Friday, February 15, 2013

The Twelve Tribes of Hattie


Guest review by QBR fan Alena
One of the things I share with my mother-in-law (other than loving her son and grandsons) is a love of reading. Many times we have bonded over book titles. So, when I felt a book underneath the wrapping paper at Christmas, I was pretty confident she would choose a winner. I was pleased to see a title, The Twelve Tribes of Hattie, which I had not yet read.
Once again, my mother in law had produced a winner.
The book opens rather dramatically with 10 month-old twins suffering with pneumonia in 1925. We are immediately thrust into Hattie’s world, its joys and its tragic misfortunes. Thereafter, each chapter is told from the perspective of one of Hattie’s children, or in a couple powerful instances, Hattie’s voice about one of her children or grandchildren.
In some ways, these glimpses into each child’s stories give this book the feel of excellent short stories, but given Hattie’s reoccurring role in each narrative, Twelve Tribes holds together as a full novel. Through these interconnected pieces, we trace not just Hattie’s life, but can look at African American history, primarily urban, in the 20th century.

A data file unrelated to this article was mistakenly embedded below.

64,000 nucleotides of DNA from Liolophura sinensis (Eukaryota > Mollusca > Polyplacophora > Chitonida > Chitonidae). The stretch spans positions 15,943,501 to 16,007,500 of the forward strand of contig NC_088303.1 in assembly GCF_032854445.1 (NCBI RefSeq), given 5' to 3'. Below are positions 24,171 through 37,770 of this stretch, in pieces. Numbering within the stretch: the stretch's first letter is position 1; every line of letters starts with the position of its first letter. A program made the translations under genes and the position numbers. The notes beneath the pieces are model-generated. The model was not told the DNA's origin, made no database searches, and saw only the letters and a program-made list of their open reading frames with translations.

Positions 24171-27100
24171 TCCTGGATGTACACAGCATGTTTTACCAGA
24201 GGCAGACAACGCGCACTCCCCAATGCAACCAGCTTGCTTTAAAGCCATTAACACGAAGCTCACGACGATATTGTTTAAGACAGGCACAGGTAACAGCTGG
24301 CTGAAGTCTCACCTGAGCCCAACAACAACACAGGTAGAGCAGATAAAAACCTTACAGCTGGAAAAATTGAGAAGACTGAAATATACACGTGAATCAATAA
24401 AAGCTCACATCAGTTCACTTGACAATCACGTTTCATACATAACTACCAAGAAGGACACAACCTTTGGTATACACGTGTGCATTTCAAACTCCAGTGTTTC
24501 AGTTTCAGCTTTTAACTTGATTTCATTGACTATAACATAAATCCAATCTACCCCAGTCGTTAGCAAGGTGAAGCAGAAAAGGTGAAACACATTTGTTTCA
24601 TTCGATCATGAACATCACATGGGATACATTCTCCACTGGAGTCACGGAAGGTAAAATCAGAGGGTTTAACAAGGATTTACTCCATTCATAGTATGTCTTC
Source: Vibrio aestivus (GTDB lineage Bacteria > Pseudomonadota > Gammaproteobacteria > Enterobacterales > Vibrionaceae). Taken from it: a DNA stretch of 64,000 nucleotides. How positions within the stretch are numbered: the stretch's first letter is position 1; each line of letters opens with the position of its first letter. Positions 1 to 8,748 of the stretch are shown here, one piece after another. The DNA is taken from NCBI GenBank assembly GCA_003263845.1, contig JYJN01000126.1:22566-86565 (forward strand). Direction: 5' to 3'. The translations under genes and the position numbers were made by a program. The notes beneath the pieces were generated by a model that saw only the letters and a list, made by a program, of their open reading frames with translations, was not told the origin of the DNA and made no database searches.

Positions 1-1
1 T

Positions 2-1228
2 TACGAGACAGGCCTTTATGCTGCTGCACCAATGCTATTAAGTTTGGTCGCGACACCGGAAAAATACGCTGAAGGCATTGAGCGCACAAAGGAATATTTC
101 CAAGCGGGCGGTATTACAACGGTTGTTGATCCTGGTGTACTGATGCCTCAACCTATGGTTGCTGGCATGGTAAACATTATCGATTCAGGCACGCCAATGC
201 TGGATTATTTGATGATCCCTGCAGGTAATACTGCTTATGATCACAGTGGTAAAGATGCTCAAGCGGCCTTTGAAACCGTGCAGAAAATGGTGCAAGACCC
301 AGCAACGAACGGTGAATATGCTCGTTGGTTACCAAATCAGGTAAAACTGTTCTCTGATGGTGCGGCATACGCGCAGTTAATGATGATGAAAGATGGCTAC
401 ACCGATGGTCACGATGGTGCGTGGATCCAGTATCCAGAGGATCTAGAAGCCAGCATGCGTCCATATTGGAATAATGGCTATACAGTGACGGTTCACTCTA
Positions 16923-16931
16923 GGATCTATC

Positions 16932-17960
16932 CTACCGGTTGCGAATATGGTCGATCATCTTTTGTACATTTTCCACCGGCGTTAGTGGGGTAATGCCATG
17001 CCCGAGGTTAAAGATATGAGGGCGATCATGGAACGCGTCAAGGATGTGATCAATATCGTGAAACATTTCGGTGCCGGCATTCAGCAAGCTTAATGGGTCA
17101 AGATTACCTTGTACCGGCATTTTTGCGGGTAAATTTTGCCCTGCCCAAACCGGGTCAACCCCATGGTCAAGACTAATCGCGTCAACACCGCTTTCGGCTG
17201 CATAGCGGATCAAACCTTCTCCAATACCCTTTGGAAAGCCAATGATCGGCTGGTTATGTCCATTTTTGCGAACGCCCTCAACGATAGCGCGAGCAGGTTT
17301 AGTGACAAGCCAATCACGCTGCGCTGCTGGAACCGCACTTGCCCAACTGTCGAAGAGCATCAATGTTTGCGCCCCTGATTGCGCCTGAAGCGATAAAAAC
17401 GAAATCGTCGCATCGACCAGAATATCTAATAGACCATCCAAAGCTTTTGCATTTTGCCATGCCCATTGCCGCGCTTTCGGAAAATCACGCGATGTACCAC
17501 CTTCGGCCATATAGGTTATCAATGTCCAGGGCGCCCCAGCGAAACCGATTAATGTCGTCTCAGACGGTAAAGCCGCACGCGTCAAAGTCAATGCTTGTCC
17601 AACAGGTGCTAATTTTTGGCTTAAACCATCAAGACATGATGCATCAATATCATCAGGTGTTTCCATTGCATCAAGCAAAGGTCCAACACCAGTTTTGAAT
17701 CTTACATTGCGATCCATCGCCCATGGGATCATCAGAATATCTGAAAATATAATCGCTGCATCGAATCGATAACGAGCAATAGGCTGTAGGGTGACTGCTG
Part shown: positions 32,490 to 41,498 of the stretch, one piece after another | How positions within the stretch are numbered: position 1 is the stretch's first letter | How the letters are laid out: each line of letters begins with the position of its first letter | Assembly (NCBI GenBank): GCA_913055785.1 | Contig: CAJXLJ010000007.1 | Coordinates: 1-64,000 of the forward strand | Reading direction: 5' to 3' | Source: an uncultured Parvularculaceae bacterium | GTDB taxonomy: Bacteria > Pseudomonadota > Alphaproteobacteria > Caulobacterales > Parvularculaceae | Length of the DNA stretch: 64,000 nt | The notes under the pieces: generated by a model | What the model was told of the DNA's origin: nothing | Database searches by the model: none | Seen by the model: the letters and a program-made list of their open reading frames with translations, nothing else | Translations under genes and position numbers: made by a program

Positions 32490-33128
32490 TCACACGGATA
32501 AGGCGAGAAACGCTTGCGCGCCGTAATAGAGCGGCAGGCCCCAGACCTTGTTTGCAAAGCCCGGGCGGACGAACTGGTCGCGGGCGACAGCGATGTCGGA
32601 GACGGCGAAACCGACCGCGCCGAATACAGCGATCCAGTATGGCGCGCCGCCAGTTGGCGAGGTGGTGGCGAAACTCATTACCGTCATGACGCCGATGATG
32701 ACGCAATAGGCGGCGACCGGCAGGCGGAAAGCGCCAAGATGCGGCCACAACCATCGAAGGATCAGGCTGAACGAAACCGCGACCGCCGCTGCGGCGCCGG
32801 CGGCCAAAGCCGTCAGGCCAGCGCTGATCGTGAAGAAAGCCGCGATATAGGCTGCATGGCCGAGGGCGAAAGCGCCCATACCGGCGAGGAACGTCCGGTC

His pain was his most precious and secret possession, and Six held on to it as fiercely as a jewel robbed from a corpse.”
In a brave move, Ayana Mathis doesn’t provide any easy heroes in these pages. Hattie and her tribe(s) are all broken and damaged by life and the choices they make. She is far from a perfect mother and her children don’t rise from their lot miraculously. I really appreciate that she doesn’t make this story easy on us, the reader.
The thing to do was to insult her or slap her or run her out into the night. She’d left him with all their children. She was holding another man’s baby in her arms. Anyone would agree that he ought to do something terrible to her, but she had been gone fifteen hours, and in that fifteen hours his life had crumbled like a lump of dry earth.”
Even in the end, with Hattie’s granddaughter, Mathis does not provide any resolutions to the stories we’ve read. I found the book’s ending perfectly in keeping with what had come before, experiencing a sense of closure without really knowing an “ending.”
This novel put me very much in mind of Elizabeth Strout’s Olive Kitteridge – interconnected stories, one strong-willed central woman around whom the novel branches out, strong sense of place, beautiful language.
Highly recommend.
*Review originally posted for Alenaslife

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